Book Image

Hands-On Convolutional Neural Networks with TensorFlow

By : Iffat Zafar, Giounona Tzanidou, Richard Burton, Nimesh Patel, Leonardo Araujo
Book Image

Hands-On Convolutional Neural Networks with TensorFlow

By: Iffat Zafar, Giounona Tzanidou, Richard Burton, Nimesh Patel, Leonardo Araujo

Overview of this book

Convolutional Neural Networks (CNN) are one of the most popular architectures used in computer vision apps. This book is an introduction to CNNs through solving real-world problems in deep learning while teaching you their implementation in popular Python library - TensorFlow. By the end of the book, you will be training CNNs in no time! We start with an overview of popular machine learning and deep learning models, and then get you set up with a TensorFlow development environment. This environment is the basis for implementing and training deep learning models in later chapters. Then, you will use Convolutional Neural Networks to work on problems such as image classification, object detection, and semantic segmentation. After that, you will use transfer learning to see how these models can solve other deep learning problems. You will also get a taste of implementing generative models such as autoencoders and generative adversarial networks. Later on, you will see useful tips on machine learning best practices and troubleshooting. Finally, you will learn how to apply your models on large datasets of millions of images.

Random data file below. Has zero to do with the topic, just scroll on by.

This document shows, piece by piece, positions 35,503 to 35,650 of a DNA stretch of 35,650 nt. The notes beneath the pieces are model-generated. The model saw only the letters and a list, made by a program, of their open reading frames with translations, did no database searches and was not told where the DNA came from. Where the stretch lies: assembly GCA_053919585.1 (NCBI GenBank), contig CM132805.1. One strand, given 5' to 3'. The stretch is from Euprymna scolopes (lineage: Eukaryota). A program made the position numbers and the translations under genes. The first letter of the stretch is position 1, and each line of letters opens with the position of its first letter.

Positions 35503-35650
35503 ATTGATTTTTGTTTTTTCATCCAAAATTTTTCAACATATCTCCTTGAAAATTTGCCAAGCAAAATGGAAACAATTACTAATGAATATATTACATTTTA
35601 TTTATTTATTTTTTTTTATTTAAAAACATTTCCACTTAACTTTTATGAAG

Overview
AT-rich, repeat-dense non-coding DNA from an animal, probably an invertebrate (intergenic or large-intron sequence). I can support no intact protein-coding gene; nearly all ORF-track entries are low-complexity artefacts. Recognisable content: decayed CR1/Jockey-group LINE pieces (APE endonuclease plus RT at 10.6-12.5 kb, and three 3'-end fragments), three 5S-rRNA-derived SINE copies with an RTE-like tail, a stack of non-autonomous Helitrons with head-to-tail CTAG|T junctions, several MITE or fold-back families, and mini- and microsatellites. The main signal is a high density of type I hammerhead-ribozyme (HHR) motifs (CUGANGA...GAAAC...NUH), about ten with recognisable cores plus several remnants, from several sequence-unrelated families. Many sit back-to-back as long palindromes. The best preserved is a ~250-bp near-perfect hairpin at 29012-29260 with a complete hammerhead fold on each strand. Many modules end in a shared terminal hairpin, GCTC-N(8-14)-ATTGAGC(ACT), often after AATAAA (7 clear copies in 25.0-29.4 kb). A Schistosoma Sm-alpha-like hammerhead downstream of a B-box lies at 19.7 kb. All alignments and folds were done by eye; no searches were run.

Table of Contents (17 chapters)
Title Page
Copyright and Credits
Packt Upsell

Chapter 7. Transfer Learning

Transfer learning does exactly as the name says. The idea is to transfer something learned from one task and apply it to another. Why? Practically speaking, training entire models from scratch every time is inefficient, and its success depends on many factors. Another important reason is that for certain applications, the datasets that are publicly available are not big enough to train a deep architecture like AlexNet or ResNet without over-fitting, which means failing to generalize. Example applications could be online learning from a few examples given by the user or fine-grained classification, where the variation between the classes is minimal.

A very interesting observation is that final layers can be used to work on different tasks, given that you freeze all the rest, whether it be detection or classification, end up having weights that look very similar.

This leads to the idea of transfer learning. This means a deep architecture that is trained on a significantly...